First, the idea of a ‘G6-for-now’—i.e. muddling through until (and if) the US elects someone more rational, and who embodies liberal values, as President—certainly carries important symbolic value. The other leaders could, if they wish, isolate Trump and restate the case for maintaining the rules-based international order by themselves. However, this only works at the symbolic level: without US participation the G6+1 effectively becomes the , since a club of six middle-ranking powers cannot set global agendas alone.
Second, it is, in any case, arguable whether a fully functioning G7 could do this anyway: the body’s significance has already been in question for some time, given that the G20 is now really for discussing the kinds of issues that matter in the collective management of the global economic order. This in turn reflects the realities of the post-financial crisis era, in which the so-called ‘ ’ account for an increasing share of economic power.
Third, the wider question of power – what we might call the ‘dragon in the room’ – is China. Some thinkers the G20 as effectively a ‘G2’, as its primary function after the 2008 crisis was to get the US and China in the room (along with the EU and other major ‘emerging’ countries) in a forum in which a commitment to liberal democratic is not—as in the case of the G7—embedded in its DNA. What, then, could a putative G6 really achieve in terms of management of the liberal order when the two largest economies in the world are, in the case of China (ironically the country now to keeping the global trading system on the rails) not in the room, or, in the case of the US, entirely disengaged or even openly hostile?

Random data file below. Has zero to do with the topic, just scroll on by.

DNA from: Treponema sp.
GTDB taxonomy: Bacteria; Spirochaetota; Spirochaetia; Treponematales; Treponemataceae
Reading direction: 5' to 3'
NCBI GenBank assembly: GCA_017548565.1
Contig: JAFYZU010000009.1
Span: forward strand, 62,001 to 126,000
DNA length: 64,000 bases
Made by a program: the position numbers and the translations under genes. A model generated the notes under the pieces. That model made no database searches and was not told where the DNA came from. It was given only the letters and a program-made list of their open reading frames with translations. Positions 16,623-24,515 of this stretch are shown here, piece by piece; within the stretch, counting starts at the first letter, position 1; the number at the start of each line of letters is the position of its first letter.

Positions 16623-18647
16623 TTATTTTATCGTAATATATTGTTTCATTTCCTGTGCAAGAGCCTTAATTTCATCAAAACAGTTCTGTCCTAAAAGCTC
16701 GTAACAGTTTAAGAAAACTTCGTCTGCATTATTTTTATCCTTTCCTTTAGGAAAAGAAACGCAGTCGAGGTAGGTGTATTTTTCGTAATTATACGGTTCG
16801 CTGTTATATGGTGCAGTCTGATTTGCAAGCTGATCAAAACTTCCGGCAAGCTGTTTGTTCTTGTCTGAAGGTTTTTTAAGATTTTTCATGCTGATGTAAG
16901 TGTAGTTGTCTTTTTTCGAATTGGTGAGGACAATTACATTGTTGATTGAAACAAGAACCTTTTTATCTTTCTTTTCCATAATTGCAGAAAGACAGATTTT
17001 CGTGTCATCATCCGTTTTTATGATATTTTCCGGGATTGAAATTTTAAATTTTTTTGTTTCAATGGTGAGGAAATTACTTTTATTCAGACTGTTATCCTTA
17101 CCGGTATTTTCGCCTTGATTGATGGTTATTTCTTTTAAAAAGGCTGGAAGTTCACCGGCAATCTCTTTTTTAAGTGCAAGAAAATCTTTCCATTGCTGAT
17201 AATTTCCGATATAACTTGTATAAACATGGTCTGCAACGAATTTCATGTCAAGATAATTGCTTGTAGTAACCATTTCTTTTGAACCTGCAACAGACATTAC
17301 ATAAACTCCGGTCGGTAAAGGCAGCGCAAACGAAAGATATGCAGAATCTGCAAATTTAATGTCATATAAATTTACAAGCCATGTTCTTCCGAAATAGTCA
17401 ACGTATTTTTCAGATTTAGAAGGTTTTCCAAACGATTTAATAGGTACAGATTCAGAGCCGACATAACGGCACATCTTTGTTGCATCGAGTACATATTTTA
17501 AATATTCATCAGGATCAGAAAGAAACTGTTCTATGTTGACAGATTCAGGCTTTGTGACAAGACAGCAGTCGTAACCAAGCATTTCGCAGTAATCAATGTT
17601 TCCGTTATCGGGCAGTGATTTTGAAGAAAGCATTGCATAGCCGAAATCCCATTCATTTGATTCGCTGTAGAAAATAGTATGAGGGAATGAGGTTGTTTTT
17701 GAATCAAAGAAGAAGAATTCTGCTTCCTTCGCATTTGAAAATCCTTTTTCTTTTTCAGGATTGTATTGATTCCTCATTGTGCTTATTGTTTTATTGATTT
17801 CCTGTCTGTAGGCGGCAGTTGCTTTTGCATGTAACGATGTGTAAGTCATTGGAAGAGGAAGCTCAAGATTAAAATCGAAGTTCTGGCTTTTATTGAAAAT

Finally, the bigger intellectual question is about what constitutes ‘liberal’ values. The various G7 leaders, in their press conferences, as if the answer to this is obvious. But Trump’s analysis of the problem actually has a degree of merit: the scale of neoliberal globalisation over the past 30 years or so has created of wealth and influence, with the stark distributional costs of liberalisation passed down to the working classes of North America and Europe. There is huge disenchantment today with the extent of this . As Dani Rodrik , these dislocations were regularly and disingenuously downplayed by economists, contributing to the rise of assertive right-wing opposition to globalisation. Rather than simply resolving its malign consequences, this—quite worryingly—threatens to derail globalisation altogether.
In sum, we have now reached a fairly odd pass with left-of-centre leaders apparently defending the neoliberal settlement, while demagogic figures like Trump are advocating (no doubt clumsily, incoherently and with very nasty nationalistic undertones) the kind of more managed forms of globalisation that, framed more intelligently and thoughtfully, should have typified the agendas of ‘third way’ leaders like Blair and Clinton during the 1990s and 2000s who were far too sanguine about the influence of financial and corporate elites.
As the summit has unfolded, though—and certainly towards the end of day one—it appears that clever diplomacy by the G6 may have prevented Trump from combusting, with a fragile show of unity a plausible outcome. At the moment, at least, the G7 possibly lives to fight another day.
G7 Team: Hannah Baron, Matthew Bishop, Joelle Cheong, Jessica Dam, Hugo Dobson, Leanne Gaffney-Berkeley, Hannah McLennan, Samuel Ribansky, Charline Sempéré, James Snowden – Global Leadership Initiative, University of Sheffield.
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Image credit: Jeremiah John McBride via Flickr (CC BY-ND 2.0)